As the university grows, so does demand for on-campus housing. As a result, Boise State has doubled its student housing capacity since 2004. We’ll add to that total with the completion of a new student housing community on the south side of campus.

    Lining both sides of one of the university’s secondary thoroughfares, the project will include 90 four-bedroom units designed for 360 juniors and seniors. The $15.8 million housing project is being funded with a combination of redirected bond proceeds that were a result of savings from previous building projects, as well as university and student housing reserves. The university will be repaid with student housing revenues.

    A $15.8 million residential project will have 90 four-bedroom units for upperclassmen when it opens in January. Another 514 beds could be on the way. Since 2004, Boise State has doubled its student housing capacity.

    Each unit will have four bedrooms and two baths and will offer students more space than is typically found in student housing. The initial 360-bed project is part of a larger 874-bed design that may be completed at a later date. ESI Construction is the general contractor for this project as well, and expects to finish in January.

    The third active construction site is for a parking garage expansion that will add about 700 parking spaces and 7,300 square feet of office space.

    Recently completed

    Just this year a wide range of other projects was completed and will be in full use for the first time this fall.

    Faculty and staff have moved into the new Environmental Research Building, Boise State’s first building dedicated solely to research.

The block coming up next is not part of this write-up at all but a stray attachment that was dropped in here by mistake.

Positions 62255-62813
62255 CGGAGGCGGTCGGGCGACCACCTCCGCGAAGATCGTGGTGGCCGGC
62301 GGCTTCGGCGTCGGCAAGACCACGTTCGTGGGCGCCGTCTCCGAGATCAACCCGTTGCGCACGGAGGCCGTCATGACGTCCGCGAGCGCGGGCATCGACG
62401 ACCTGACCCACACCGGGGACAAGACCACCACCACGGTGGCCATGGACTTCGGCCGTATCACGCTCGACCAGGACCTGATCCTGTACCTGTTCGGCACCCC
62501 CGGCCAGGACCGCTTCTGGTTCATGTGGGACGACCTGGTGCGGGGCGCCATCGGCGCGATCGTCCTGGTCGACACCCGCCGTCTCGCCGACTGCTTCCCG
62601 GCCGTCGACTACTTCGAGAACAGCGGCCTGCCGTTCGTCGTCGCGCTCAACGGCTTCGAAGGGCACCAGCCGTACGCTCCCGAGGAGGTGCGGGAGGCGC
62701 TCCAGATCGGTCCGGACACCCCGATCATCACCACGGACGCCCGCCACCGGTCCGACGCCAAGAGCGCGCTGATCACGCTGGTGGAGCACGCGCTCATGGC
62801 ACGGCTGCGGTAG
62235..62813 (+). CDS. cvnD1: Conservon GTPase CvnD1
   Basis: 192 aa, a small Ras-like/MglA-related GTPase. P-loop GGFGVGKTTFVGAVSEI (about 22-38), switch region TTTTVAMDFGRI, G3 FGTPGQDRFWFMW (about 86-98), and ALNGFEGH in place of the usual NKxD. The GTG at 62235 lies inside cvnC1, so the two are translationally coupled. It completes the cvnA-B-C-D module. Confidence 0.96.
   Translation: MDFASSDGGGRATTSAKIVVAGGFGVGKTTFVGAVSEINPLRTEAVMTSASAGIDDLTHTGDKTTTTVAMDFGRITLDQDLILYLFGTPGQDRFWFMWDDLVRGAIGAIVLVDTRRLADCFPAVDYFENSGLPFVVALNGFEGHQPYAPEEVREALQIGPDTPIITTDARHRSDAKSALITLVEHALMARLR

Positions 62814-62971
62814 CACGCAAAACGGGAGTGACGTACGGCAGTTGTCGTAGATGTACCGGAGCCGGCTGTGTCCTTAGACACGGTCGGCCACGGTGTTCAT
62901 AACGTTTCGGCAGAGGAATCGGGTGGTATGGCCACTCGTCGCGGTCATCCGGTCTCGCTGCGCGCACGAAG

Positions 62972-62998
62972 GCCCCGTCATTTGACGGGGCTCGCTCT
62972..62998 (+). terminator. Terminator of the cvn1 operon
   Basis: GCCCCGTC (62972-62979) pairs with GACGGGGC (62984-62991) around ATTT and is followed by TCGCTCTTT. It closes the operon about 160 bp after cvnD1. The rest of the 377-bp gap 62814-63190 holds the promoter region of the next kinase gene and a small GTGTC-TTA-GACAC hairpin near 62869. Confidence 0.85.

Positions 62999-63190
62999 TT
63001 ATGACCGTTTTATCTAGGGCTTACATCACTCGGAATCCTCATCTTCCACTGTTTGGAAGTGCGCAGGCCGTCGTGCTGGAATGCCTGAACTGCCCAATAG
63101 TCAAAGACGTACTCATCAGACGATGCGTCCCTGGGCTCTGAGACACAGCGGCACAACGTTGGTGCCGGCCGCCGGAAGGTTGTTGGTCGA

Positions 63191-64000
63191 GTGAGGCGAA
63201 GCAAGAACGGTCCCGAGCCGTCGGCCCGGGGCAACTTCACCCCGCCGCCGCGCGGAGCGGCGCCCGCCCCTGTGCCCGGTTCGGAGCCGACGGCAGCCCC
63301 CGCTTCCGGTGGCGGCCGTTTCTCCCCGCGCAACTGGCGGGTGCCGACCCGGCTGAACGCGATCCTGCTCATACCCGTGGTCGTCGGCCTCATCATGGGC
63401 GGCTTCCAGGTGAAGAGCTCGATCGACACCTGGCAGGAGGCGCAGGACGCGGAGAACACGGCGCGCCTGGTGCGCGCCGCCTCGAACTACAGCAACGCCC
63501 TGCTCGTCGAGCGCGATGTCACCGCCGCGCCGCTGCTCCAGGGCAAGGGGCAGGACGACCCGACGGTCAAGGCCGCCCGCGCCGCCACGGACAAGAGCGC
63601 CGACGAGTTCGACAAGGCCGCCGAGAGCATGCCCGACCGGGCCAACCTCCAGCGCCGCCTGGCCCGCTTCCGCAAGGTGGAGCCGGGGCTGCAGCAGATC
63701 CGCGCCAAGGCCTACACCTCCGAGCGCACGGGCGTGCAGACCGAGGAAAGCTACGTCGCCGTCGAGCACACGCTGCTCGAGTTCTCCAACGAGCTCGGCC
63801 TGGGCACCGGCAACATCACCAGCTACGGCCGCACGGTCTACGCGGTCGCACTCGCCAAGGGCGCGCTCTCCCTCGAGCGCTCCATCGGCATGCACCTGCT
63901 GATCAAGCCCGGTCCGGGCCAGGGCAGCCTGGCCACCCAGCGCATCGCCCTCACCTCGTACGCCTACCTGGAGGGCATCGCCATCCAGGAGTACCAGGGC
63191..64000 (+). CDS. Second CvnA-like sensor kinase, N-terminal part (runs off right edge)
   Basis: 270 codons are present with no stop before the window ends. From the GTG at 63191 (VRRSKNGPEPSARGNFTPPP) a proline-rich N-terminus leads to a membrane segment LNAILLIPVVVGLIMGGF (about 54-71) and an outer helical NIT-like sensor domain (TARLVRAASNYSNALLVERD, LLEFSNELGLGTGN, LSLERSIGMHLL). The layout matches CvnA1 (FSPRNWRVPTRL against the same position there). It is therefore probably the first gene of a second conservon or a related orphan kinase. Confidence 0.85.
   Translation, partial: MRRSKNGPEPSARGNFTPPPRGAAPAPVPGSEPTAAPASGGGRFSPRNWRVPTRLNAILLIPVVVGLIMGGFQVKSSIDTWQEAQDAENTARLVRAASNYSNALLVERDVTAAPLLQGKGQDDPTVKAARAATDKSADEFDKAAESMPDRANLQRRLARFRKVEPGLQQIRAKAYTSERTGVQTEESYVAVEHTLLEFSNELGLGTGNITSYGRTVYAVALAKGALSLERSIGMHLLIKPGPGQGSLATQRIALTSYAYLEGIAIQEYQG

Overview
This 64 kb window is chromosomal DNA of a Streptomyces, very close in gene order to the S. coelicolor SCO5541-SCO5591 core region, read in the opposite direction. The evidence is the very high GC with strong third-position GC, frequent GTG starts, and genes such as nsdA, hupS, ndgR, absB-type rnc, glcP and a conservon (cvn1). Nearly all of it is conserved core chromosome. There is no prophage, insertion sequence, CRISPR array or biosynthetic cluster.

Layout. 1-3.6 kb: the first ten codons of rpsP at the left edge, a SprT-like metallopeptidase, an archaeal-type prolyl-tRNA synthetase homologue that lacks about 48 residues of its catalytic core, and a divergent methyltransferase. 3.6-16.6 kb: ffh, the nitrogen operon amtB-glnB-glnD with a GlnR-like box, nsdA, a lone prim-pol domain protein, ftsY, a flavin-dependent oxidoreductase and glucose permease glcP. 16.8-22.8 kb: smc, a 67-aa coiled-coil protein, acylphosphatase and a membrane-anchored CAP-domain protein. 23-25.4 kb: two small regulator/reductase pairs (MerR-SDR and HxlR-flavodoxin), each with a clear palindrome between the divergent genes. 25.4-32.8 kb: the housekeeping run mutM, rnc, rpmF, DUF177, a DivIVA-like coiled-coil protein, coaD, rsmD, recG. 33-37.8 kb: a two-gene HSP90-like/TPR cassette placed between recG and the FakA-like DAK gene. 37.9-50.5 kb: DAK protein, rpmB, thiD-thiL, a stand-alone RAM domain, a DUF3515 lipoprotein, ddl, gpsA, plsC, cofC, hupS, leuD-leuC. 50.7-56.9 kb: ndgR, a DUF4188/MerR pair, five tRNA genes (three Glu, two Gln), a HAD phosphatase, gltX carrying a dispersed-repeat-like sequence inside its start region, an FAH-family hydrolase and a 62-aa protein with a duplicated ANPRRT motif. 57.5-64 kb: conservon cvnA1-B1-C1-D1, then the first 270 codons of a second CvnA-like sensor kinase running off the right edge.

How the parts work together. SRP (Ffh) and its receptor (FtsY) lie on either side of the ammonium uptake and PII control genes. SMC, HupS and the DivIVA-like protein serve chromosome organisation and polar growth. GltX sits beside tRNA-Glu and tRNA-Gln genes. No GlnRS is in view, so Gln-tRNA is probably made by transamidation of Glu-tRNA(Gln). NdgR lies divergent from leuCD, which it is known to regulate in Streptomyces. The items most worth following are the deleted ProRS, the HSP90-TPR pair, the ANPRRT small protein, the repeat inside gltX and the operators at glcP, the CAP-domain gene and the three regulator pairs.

Designed to encourage and support collaboration, the research building is home to the departments of Geosciences, Civil Engineering, Public Policy and Administration, and Political Science, as well as our community and regional planning program, the environmental finance office, the Public Policy Center and the Frank Church Institute.

    It will support research on the environment, transportation, water, land use, and community and regional planning. The research facility houses 43 labs, clean rooms, freezer rooms, a 140-foot groundwater testing well and a connection to the city’s geothermal heating system.

    Additionally, a new transit center was added to the Student Union, giving this central building an entirely new look as well as a transit waiting area that provides bus and campus information.

    Also, the recent renovation of a newly acquired off-campus property has created a new home for several programs and centers, including the Center for Orthopaedic and Biomechanics Research, Boise State Public Radio, Office of Sponsored Programs, Division of Extended Studies and the Osher Institute. Finally, the Arguinchona Basketball Complex, on the southwest corner of Taco Bell Arena, is a 10,000-square-foot, two-level facility that will provide locker rooms, a film room, lounges and study areas for the Bronco men’s and women’s basketball teams.

    Just two years ago Boise State celebrated the completion of the Norco Building, an 81,000-square-foot home for the university’s School of Nursing and University Health Services; the renovation and expansion of 252,000 square feet in the Student Union building; and the addition of a 17,000-square-foot aquatics complex on the south side of the Student Recreation Center.

    With its growing enrollment and an expanding research agenda, Boise State is fast becoming a university of choice for students across the West and beyond. The accompanying demand for a world-class urban campus is being met with a construction campaign that has touched practically every aspect of university life and is worthy of Boise State’s success as a metropolitan research university.


    James Maguire is the associate vice president for campus planning and facilities at Boise State University.